What You Can Expect Regarding Sports Betting in Canada
One area where single-game betting within Canada might seem different than most of the US is that Canadian provinces operate monopolies on their gambling operations. The gaming authorities and provincial lottery control parlay betting offerings around Canada and also control online poker and casinos.
The provincial government of Ontario developed a budget that would give private entities the chance to enter new iGaming space with sports betting included under the umbrella, but this is something that has not happened yet. This move would mean that iGaming will fall under the same jurisdiction for the Alcohol and Gaming Commission, which is responsible for overseeing different industries that include horse racing and legal cannabis stores.
Not Canada’s First iGaming Rodeo
The idea of building an iGaming market is something that appeared in the budget in 2019. This process is likely to be a long one, with stakeholders from both sides probably wanting to engage in heated debates. In particular, Ontario has previous history with attempts to privatize government monopolies, which includes privatizing the 407 toll-highway for just $3.1 billion in 1999, which was later valued at $30 billion in 2019 and subsequently named as one of the poorest deals ever made.
While establishing an iGaming market would be creating a new market, not privatizing one that already exists, it is not clear how things will play out and whether it would garner a different reaction.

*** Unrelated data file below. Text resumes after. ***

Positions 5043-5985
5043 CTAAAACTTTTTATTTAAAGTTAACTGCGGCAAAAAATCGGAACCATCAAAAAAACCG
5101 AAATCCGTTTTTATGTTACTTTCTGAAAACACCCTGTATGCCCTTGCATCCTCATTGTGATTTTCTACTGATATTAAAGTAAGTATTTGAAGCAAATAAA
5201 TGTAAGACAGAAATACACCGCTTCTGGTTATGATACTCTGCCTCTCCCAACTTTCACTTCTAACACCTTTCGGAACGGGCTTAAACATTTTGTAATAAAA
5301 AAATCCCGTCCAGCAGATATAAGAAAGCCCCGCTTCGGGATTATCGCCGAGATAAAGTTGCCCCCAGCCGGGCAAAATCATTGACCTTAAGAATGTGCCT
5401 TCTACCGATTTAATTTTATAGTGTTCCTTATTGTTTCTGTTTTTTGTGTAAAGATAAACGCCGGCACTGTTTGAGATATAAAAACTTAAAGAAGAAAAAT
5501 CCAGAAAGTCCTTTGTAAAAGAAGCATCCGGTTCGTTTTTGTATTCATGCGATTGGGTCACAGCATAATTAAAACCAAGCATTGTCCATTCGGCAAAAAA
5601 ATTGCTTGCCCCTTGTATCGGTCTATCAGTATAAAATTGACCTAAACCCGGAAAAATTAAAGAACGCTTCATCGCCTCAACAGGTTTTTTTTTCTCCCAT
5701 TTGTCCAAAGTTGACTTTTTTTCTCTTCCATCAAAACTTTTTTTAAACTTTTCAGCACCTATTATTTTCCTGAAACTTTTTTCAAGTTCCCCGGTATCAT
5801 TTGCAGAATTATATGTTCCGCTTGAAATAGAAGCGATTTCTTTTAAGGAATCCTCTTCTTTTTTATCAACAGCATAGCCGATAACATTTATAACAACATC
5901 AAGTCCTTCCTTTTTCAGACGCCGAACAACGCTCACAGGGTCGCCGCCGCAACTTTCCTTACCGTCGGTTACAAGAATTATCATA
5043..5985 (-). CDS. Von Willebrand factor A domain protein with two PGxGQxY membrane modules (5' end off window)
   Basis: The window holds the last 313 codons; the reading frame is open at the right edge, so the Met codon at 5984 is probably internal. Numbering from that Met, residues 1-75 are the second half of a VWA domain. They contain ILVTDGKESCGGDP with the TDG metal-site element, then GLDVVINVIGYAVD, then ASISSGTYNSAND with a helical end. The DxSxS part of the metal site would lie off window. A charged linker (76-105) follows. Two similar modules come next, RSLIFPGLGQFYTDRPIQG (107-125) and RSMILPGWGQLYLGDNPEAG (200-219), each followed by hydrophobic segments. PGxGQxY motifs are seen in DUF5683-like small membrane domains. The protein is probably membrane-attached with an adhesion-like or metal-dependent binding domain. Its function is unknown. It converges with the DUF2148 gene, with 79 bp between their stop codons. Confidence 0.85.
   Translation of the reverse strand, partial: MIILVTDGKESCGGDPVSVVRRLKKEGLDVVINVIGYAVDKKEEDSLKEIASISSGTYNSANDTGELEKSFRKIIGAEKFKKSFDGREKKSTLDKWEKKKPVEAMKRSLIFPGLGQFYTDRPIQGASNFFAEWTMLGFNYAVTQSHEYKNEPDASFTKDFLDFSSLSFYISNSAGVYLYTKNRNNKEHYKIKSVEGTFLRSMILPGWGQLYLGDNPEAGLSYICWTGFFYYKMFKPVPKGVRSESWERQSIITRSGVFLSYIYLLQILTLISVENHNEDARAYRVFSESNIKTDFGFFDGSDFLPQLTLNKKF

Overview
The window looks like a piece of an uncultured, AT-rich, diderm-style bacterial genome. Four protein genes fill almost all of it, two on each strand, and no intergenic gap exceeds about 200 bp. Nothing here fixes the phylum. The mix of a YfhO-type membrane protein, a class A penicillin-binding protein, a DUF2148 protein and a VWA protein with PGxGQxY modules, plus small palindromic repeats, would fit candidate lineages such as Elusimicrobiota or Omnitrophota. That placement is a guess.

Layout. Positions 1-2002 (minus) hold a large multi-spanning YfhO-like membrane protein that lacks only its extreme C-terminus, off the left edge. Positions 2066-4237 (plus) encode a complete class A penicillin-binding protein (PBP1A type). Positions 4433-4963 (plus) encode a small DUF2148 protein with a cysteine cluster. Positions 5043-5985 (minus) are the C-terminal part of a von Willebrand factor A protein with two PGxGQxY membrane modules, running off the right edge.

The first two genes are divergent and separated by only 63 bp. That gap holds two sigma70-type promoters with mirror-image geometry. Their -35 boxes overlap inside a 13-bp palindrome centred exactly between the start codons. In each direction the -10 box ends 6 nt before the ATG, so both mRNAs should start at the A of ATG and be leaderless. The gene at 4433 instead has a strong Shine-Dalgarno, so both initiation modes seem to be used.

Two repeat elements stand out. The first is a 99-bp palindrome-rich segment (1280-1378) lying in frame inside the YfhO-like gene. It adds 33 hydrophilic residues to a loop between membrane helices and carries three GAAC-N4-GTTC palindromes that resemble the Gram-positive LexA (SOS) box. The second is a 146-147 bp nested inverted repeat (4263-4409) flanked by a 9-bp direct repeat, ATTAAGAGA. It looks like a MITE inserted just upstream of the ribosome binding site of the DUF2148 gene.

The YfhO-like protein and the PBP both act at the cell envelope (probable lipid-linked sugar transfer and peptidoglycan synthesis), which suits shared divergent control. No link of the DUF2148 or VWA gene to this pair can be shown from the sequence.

Attempts to privatize provincially controlled operations in Ontario such as the LCBO have popped up over time – in fact, both conservative and liberal governments have put forward the idea at certain times. Ontario has a challenge ahead of it as it was recently projected that they would have a $38 billion deficit in 2020 and another $33 billion deficit in 2021. Historically, different leadership regimes have taken a look at attempting to privatize government monopolies such as the Ontario Lottery and Gaming Commission or the LCBO to try and improve budgets. However, this is a different plan to traditional modes of privatization. Time is the only thing that will be able to tell us if the Ford government can follow through with this, and if they can then it could lead to an American style of online gambling that includes sports betting.
Change is Coming for Canadian Sports Betting
After spending many years trying to make single-game betting legal in Canada, it seems that they are finally going to get it done. An effort that started off as an attempt to gain a competitive edge and offer different products in border cities than are available in the United States has led to the need to stay competitive with the products on offer south of the border. While single-game betting is something that seems to be just around the corner for Canadians, as it also now has the backing of major sport leagues, there are still some questions that remain such as what will it actually look like when it finally arrives?